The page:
Sirris, which is the collective centre of and for the technology industry, provides Belgian companies that wish to innovate with three important assets: years of experience and broad expertise in various fields, the high-tech Sirris testing infrastructure spread across the country and an extensive partner network. Sirris brings knowledge about the IT domain and digital transformation into the project. Sirris has built up an extensive track record in that regard.

The first consultancy service for software engineering in Flanders was established in 2005 by Sirris under the name SPROT (Software Product Development Technologies). At the time it was the answer to the sector’s increasing need for usable knowledge in the field of software engineering - a need that was not being net by the existing actors. The challenges and shifting focal points of the software industry have since evolved rapidly. Along with various other initiatives, Sirris has always responded quickly in developing an industry-focused and unique service (together with partners where relevant). Examples (in Flanders) include:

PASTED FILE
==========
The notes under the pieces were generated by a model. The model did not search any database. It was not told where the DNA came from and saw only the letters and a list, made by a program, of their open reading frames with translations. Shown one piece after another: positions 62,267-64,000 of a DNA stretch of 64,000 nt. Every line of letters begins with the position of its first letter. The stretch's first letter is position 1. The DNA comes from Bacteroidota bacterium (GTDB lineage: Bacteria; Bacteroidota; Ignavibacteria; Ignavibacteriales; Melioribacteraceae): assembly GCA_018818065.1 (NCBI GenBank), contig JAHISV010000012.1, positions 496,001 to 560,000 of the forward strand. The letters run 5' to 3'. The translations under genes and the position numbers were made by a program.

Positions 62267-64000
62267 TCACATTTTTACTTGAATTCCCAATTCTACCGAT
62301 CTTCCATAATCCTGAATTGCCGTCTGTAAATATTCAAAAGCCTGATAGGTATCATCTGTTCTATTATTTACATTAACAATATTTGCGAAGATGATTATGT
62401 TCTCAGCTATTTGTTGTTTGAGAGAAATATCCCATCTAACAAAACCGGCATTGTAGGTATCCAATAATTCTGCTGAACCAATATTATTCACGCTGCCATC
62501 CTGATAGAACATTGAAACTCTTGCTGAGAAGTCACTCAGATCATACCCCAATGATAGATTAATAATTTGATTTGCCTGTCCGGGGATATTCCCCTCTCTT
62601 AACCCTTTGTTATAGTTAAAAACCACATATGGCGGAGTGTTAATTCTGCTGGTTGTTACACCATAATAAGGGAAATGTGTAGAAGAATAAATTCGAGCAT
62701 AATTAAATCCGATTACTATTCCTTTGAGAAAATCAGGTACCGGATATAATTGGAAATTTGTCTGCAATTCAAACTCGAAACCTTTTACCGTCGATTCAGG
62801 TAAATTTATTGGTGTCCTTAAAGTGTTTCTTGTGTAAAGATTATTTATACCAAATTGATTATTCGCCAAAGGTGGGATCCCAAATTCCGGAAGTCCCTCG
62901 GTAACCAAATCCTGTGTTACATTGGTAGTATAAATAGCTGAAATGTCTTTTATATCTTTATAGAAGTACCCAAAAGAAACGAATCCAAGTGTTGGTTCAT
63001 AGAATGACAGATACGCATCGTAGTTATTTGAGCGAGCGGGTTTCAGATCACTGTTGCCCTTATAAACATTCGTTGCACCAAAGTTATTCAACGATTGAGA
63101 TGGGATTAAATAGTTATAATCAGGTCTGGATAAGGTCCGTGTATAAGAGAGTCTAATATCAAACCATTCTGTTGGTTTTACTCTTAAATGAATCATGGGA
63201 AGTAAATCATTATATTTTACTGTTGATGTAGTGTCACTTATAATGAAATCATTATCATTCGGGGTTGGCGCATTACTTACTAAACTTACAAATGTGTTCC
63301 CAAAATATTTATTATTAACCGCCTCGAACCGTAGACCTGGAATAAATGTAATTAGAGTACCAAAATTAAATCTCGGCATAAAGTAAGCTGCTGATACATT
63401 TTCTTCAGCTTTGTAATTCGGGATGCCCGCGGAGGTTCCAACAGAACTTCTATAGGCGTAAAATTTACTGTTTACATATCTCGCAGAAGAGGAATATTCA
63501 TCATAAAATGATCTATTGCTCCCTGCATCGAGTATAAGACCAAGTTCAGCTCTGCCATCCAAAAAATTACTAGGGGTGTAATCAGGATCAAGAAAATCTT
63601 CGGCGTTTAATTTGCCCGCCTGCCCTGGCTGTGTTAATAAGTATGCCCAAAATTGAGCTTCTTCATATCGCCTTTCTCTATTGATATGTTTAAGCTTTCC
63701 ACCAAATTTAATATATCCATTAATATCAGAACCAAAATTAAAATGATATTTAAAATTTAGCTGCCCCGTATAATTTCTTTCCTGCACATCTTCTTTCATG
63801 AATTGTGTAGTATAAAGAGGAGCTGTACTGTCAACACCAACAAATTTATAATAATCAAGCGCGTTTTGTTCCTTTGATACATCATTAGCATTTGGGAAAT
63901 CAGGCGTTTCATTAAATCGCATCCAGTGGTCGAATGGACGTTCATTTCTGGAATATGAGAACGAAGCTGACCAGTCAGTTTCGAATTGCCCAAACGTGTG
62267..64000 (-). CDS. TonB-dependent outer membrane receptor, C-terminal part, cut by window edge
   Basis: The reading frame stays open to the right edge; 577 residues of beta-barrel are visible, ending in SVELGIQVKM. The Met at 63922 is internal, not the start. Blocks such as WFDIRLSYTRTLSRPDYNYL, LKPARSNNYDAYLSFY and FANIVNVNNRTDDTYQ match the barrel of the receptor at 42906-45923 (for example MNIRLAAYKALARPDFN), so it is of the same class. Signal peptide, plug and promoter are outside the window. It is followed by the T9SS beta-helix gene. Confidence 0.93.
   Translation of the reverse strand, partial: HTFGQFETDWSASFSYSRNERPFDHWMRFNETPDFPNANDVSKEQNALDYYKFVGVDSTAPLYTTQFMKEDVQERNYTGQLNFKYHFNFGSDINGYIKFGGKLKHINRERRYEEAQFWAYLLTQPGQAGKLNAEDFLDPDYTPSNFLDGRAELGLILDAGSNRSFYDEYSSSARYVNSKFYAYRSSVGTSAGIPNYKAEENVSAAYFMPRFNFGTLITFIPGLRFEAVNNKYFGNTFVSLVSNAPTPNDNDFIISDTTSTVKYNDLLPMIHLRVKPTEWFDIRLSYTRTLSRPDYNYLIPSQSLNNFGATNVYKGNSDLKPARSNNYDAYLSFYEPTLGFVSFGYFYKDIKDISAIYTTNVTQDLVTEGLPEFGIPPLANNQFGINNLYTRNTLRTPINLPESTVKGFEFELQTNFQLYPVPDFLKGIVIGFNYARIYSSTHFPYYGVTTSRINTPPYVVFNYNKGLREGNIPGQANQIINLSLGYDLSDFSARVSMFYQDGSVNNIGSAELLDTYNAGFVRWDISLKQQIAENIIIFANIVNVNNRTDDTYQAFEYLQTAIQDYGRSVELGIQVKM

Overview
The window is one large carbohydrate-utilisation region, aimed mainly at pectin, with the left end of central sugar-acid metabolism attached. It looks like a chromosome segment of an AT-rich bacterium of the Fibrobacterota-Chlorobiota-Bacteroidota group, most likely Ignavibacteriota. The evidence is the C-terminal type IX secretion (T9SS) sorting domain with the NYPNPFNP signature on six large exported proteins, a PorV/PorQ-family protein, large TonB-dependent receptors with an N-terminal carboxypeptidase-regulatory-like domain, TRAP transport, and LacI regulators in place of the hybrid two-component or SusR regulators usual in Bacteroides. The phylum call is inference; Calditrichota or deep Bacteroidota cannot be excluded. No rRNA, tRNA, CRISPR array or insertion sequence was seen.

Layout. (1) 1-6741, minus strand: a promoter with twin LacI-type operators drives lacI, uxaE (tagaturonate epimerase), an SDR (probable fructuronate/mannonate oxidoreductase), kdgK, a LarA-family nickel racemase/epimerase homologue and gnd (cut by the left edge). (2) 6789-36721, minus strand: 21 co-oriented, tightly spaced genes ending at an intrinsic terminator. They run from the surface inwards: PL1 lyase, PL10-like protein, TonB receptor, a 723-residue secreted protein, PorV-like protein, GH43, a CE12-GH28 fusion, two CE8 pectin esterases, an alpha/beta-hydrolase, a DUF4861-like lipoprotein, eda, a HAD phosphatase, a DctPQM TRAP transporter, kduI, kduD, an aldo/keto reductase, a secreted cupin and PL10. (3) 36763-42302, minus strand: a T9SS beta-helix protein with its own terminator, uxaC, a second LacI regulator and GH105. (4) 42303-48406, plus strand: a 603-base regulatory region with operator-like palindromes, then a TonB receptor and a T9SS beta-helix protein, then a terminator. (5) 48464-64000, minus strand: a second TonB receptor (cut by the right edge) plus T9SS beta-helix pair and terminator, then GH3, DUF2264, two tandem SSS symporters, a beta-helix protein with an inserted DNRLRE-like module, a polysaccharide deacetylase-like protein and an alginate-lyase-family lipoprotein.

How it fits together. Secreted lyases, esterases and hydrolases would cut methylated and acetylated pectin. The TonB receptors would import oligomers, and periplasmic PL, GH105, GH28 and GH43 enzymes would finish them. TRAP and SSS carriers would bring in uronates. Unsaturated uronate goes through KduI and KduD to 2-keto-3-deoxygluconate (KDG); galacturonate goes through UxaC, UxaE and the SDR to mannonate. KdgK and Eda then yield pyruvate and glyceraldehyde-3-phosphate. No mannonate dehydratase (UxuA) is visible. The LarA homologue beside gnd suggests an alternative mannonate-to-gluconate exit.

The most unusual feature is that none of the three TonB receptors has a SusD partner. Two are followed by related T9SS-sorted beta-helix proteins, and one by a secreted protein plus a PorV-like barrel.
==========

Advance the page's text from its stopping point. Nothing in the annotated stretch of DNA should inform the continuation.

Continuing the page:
• 2008, launch of Bermuda (focus: software variability, flexibility and quality)
  • 2012, launch of Smart Innovator (focus: innovation with software, smart products)
  • 2013, launch of Nebucom (focus: Software as a Service and cloud technology)
  • 2013, launch of KATALICT (focus: go-to market of software products). Associated with this initiative was the launch of the Belgian growth hacking community (https://www.meetup.com/Growth-Hacking-Belgium/ ) with branches outside Belgium.
  • 2014, launch of Elucidata (focus: data innovation)
  • 2016, Launch of Scaleup.vlaanderen (focus: scaling of companies with a digital business model)